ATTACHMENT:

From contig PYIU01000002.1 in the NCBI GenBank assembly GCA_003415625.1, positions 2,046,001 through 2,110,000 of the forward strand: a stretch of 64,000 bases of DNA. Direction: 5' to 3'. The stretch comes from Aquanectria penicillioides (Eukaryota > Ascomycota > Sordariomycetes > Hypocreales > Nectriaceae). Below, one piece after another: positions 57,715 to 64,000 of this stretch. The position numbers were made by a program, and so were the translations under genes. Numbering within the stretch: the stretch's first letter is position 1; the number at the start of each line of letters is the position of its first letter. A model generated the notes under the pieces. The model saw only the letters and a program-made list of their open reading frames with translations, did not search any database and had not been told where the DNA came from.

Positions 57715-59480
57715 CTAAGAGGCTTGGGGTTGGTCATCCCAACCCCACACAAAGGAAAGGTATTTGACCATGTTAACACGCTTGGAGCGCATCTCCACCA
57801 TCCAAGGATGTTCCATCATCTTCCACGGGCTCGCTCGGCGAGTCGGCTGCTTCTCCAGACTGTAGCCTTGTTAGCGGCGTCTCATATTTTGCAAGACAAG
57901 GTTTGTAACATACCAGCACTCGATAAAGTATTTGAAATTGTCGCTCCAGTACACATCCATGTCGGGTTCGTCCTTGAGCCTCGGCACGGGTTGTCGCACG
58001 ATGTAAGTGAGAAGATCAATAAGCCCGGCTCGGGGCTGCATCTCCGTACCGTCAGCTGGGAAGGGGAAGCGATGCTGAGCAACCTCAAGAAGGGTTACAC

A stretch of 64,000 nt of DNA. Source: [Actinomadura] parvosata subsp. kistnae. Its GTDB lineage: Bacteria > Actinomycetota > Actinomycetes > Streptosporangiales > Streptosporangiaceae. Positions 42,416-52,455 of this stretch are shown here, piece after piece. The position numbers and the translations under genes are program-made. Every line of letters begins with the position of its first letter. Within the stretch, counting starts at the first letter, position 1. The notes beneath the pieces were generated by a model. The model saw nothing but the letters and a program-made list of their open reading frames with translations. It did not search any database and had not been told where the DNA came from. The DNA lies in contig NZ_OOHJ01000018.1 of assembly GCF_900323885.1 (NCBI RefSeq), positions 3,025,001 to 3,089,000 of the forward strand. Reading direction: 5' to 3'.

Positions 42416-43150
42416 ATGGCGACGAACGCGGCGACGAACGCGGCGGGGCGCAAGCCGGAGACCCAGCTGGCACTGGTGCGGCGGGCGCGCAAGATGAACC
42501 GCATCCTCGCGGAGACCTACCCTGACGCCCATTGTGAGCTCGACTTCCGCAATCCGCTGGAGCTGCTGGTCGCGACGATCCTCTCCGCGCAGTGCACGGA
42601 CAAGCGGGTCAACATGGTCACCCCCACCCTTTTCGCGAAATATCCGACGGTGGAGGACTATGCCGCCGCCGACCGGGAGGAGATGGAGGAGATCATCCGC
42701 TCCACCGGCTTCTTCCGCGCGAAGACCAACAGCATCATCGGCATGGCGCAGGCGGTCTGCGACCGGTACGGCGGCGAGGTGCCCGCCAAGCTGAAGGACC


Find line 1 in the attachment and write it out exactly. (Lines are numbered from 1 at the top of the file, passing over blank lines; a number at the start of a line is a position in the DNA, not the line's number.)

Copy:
From contig PYIU01000002.1 in the NCBI GenBank assembly GCA_003415625.1, positions 2,046,001 through 2,110,000 of the forward strand: a stretch of 64,000 bases of DNA. Direction: 5' to 3'. The stretch comes from Aquanectria penicillioides (Eukaryota > Ascomycota > Sordariomycetes > Hypocreales > Nectriaceae). Below, one piece after another: positions 57,715 to 64,000 of this stretch. The position numbers were made by a program, and so were the translations under genes. Numbering within the stretch: the stretch's first letter is position 1; the number at the start of each line of letters is the position of its first letter. A model generated the notes under the pieces. The model saw only the letters and a program-made list of their open reading frames with translations, did not search any database and had not been told where the DNA came from.